The war over illegal immigration took a new turn when Texas Governor Greg Abbott signed a bill that banned so-called “sanctuary cities” in the Lone Star State. The bill will allow law enforcement officers to question people who have been detained, including at traffic stops, about their immigration status. The law will also prohibit local and county governments from passing laws preventing police officers from doing so. It provides legal sanctions, including fines, for local officials who refuse to cooperate with federal immigration agents.

The law has stirred powerful emotions on both sides of the issue.

Proponents cite cases such as that of Kate Steinle who was murdered by an illegal immigrant in San Francisco who, despite multiple deportations and felony convictions, had been released by that city’s sheriff’s department after his arrest for an outstanding drug warren. ICE had issued a detainer request for the suspect, but the department, following San Francisco’s policy of noncooperation with federal immigration officials, released him anyway. Supporters of strict immigration enforcement point out that Kate Steinle would still be alive were San Francisco had not become a sanctuary city.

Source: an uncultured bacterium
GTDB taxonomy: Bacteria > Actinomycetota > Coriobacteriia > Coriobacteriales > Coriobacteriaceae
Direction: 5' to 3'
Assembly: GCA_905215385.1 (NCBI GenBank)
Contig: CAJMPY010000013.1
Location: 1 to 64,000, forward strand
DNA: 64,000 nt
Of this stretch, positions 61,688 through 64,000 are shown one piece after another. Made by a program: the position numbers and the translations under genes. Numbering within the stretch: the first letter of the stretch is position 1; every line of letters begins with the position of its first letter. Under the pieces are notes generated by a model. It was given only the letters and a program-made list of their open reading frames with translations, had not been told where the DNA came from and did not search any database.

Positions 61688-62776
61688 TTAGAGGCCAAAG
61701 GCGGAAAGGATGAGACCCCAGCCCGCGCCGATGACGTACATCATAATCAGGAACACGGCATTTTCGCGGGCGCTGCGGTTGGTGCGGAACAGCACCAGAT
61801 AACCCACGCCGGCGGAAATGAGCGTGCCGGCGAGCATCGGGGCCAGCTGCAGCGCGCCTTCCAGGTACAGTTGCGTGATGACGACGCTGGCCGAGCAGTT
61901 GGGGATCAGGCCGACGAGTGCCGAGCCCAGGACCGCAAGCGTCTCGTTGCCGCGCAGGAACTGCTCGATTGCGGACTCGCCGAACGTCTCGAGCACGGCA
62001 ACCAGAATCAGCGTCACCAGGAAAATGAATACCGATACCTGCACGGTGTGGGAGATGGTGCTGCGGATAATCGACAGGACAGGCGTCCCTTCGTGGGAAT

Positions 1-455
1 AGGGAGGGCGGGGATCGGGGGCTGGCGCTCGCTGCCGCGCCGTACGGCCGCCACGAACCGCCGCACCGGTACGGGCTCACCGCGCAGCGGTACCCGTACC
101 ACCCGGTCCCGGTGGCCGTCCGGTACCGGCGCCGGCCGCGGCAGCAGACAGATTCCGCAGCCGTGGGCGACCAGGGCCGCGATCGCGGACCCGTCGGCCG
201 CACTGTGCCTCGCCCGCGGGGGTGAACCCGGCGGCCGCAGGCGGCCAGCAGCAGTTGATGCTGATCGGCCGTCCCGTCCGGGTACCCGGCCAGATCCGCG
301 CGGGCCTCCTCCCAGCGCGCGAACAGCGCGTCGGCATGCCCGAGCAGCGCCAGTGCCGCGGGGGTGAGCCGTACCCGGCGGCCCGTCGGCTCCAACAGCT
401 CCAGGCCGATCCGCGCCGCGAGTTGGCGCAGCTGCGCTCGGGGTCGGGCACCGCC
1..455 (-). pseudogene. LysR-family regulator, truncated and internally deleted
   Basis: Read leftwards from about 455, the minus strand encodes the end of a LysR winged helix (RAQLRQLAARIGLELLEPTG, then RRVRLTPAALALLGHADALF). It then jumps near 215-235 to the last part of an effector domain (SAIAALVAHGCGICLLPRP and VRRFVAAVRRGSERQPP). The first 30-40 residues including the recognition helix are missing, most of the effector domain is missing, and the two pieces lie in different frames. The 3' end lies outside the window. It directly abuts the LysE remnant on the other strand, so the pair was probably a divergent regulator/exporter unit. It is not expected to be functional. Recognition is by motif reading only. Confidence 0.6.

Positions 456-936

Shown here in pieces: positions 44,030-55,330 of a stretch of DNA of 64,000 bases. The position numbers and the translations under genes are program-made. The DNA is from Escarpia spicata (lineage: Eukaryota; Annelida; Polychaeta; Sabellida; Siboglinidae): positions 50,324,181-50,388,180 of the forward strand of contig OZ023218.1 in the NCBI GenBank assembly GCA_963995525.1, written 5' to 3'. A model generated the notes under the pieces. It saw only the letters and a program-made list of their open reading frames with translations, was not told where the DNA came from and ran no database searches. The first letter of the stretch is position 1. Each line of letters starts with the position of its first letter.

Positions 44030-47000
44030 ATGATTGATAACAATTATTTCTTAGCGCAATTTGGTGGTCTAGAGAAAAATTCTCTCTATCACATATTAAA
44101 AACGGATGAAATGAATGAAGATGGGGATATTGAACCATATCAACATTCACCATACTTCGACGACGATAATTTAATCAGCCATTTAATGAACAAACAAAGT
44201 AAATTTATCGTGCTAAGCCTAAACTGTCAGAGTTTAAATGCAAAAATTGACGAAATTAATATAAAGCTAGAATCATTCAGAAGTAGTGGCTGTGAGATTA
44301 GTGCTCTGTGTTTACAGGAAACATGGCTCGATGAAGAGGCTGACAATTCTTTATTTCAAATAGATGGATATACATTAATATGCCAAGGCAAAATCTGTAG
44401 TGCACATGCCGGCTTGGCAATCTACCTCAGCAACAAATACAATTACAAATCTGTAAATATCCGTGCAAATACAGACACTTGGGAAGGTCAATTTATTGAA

Opponents of the law claim that it will lead to noncooperation by illegal aliens with local law enforcement out of fear of being deported.

They also argue that it will result in racial profiling since many illegal immigrants are Hispanic. The opponents, including the ACLU, have vowed to take the state of Texas to court to stop the enforcement of the law. They also pledge to make it an issue in Texas elections in a strategy to turn the deep red, Republican-dominated state to Democratic control.

Proponents counter that illegal immigrants are, by definition, criminals as they have violated the law just by being inside the United States. Local and county elected officials should be considered criminals as well if they, in effect, aid and abet people who are not supposed to be inside the country, to begin with.

Immigration is not going away as an issue anytime soon.

Between President Trump’s attempts to build a wall along the southern border to the White House’s attempt to restrict entry into the country from countries designated as hotbeds of terrorism, illegal immigration will be an issue in American elections for the foreseeable future. One bright note, from the point of view of immigration hawks, attempts to illegally enter the United States dropped off considerably since Donald Trump became president. The sharp decline has been attributed to stricter border enforcement and the president’s forthright rhetoric concerning the issue of illegal immigration.